# Try accessing a category archive by it’s old URI with the .html extension. You should be redirected to the correct extensionless URL.
# Try accessing a category archive by it’s new URI. You should end up on the correct page, and not receive any errors.
# Repeat steps three and four, but for any of the date-based archives.
If everything worked well, you should now be able to do the following:
# Delete the old individual entry files, typically named 1.html and up.
# Delete the template used to create the .htaccess file. You should, however _not_ delete the htaccess file itself
# Delete any index.html files in your archive folder.
h3. Filename templates explained:
Create the appropriate directory for the files. If you use daily archives, you could optionally add /%d/ inside the format attribute:
Look in MTEntryKeywords for url key-value pairs:
Does the entry have a url key-value pair? If so, use this value for creating the filename:

If there is no manual URL specified in the keywords field of a weblog entry, use the munged entry title:

h3. Further expansions
If you installed the Regex plugin, it is possible to modify your other templates, so the index is stripped from links leading to any of your archive pages. I haven’t bothered, though.
There is one more thing you can do, and that is to create yearly archives, so your users can chop off the end of URLs and receive sensible pages instead of error messages or directory listings. This can be done with the “ArchiveYear”: plugin.
h3. Acknowledgements
* “Cruft-Free URLs in Movable Type”: — Mark Pilgrim
* “The Ultimate Weblogging System, outlined”: — Matthew Thomas
* “How to recognize a Weblog tool by its permalinks”: — Matthew Thomas

Leave a comment


  1. Do you really want a .htaccess file to be that long?! Why not easy rewrite those pages to a server side parsed page which can handle all permanent redirect redirects?

  2. Anne: The .htaccess for the archive folder here is 43KB, mostly redirects using simple string comparison, and I don’t think there’s much of a parse-time difference between this .htaccess directive and invoking the PHP parser for every single page access.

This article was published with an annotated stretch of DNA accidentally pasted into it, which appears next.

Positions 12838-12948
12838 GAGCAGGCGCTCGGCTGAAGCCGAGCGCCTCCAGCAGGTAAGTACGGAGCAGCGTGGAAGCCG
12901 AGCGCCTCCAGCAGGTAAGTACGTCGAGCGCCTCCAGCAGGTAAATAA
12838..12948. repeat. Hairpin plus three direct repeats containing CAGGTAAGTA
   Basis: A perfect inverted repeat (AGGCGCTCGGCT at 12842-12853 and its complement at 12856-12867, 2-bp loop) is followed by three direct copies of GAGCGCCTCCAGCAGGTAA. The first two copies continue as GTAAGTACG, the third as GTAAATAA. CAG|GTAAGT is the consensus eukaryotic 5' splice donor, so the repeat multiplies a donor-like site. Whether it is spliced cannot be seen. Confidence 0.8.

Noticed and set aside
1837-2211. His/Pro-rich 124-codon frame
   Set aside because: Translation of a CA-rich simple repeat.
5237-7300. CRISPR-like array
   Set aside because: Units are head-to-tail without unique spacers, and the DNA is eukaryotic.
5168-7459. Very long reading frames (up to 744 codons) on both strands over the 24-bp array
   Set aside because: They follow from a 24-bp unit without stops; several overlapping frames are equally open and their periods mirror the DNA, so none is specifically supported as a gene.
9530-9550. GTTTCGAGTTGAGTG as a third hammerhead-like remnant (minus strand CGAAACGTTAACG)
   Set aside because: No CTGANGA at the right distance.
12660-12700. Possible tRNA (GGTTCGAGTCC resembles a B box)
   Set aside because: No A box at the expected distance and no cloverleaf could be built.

3. Friendly URLs in Movable Type

    Arve has written a very nice tutorial covering how to set up Movable Type to use search engine and user friendly url’s. Not only does he show how to set up Movable Type so you can customise the url’s yourself,…

  4. Hi Arve, nice tutorial. I tried using the .htaccess method to create redirects similar to what you explained above, but in my case I always get a popup message in my browser that reads something like Redirection limit for this URL exceeded, and the redirection fails. I’ve since given up on the redirects and my site is littered with broken links…
    Any idea why?

  5. I’m not _entirely_ sure, but the “Redirect limit exceeded” seems to occur if there are too many redirects chained. Make sure that you aren’t doing something like this:
    * A redirects to B
    * B redirects to C
    * C redirects to A

  6. Hmm, never thought of that. I’ll let you know if it solves the problem when I try it out. Thanks.

  7. Thanks for this info. Two things to keep in mind, in regards to having all the redirects in the htaccess as opposed to having one redirect to a PHP script…
    1- In the case where you have a lot of files to redirect, and the htaccess file becomes rather large (I’m looking at one I am doing right now for a client which weighs in at +200K), Apache runs through the entire list for every single request that comes in. If done using PHP method, only requests matching the “old” string get sent on to PHP, and Apache has way less matching work to do.
    2- I am unsure how Google feels about PHP-based header redirects… so if you (or a client) are worried about your Google “juice/karma/rank”, you may want to research this… as I guess I must now.
    Either way, you only need to generate this list once since after you’ve updated your archiving scheme, all future archive pages use the new scheme. No need to redirect URIs that don’t exist.